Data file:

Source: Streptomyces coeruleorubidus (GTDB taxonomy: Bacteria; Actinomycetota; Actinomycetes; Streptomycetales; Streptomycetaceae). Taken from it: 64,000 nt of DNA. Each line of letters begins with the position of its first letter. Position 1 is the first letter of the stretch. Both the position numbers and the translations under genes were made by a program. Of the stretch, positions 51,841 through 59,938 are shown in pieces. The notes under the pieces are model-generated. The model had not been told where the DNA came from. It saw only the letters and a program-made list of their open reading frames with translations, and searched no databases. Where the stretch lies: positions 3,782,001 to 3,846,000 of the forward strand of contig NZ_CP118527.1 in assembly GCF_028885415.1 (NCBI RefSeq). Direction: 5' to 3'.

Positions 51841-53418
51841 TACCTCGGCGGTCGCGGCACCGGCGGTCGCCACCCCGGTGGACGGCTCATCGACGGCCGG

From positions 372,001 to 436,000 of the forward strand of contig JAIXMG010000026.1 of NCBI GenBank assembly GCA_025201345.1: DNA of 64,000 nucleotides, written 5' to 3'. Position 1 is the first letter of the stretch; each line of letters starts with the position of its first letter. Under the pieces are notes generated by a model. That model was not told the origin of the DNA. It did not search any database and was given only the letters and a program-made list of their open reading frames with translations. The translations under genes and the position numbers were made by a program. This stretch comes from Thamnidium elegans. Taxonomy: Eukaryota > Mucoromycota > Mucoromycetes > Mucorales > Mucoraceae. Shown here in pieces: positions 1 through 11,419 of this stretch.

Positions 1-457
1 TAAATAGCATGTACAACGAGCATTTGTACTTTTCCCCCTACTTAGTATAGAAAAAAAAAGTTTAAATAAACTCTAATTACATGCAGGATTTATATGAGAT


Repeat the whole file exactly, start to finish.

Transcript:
Source: Streptomyces coeruleorubidus (GTDB taxonomy: Bacteria; Actinomycetota; Actinomycetes; Streptomycetales; Streptomycetaceae). Taken from it: 64,000 nt of DNA. Each line of letters begins with the position of its first letter. Position 1 is the first letter of the stretch. Both the position numbers and the translations under genes were made by a program. Of the stretch, positions 51,841 through 59,938 are shown in pieces. The notes under the pieces are model-generated. The model had not been told where the DNA came from. It saw only the letters and a program-made list of their open reading frames with translations, and searched no databases. Where the stretch lies: positions 3,782,001 to 3,846,000 of the forward strand of contig NZ_CP118527.1 in assembly GCF_028885415.1 (NCBI RefSeq). Direction: 5' to 3'.

Positions 51841-53418
51841 TACCTCGGCGGTCGCGGCACCGGCGGTCGCCACCCCGGTGGACGGCTCATCGACGGCCGG

From positions 372,001 to 436,000 of the forward strand of contig JAIXMG010000026.1 of NCBI GenBank assembly GCA_025201345.1: DNA of 64,000 nucleotides, written 5' to 3'. Position 1 is the first letter of the stretch; each line of letters starts with the position of its first letter. Under the pieces are notes generated by a model. That model was not told the origin of the DNA. It did not search any database and was given only the letters and a program-made list of their open reading frames with translations. The translations under genes and the position numbers were made by a program. This stretch comes from Thamnidium elegans. Taxonomy: Eukaryota > Mucoromycota > Mucoromycetes > Mucorales > Mucoraceae. Shown here in pieces: positions 1 through 11,419 of this stretch.

Positions 1-457
1 TAAATAGCATGTACAACGAGCATTTGTACTTTTCCCCCTACTTAGTATAGAAAAAAAAAGTTTAAATAAACTCTAATTACATGCAGGATTTATATGAGAT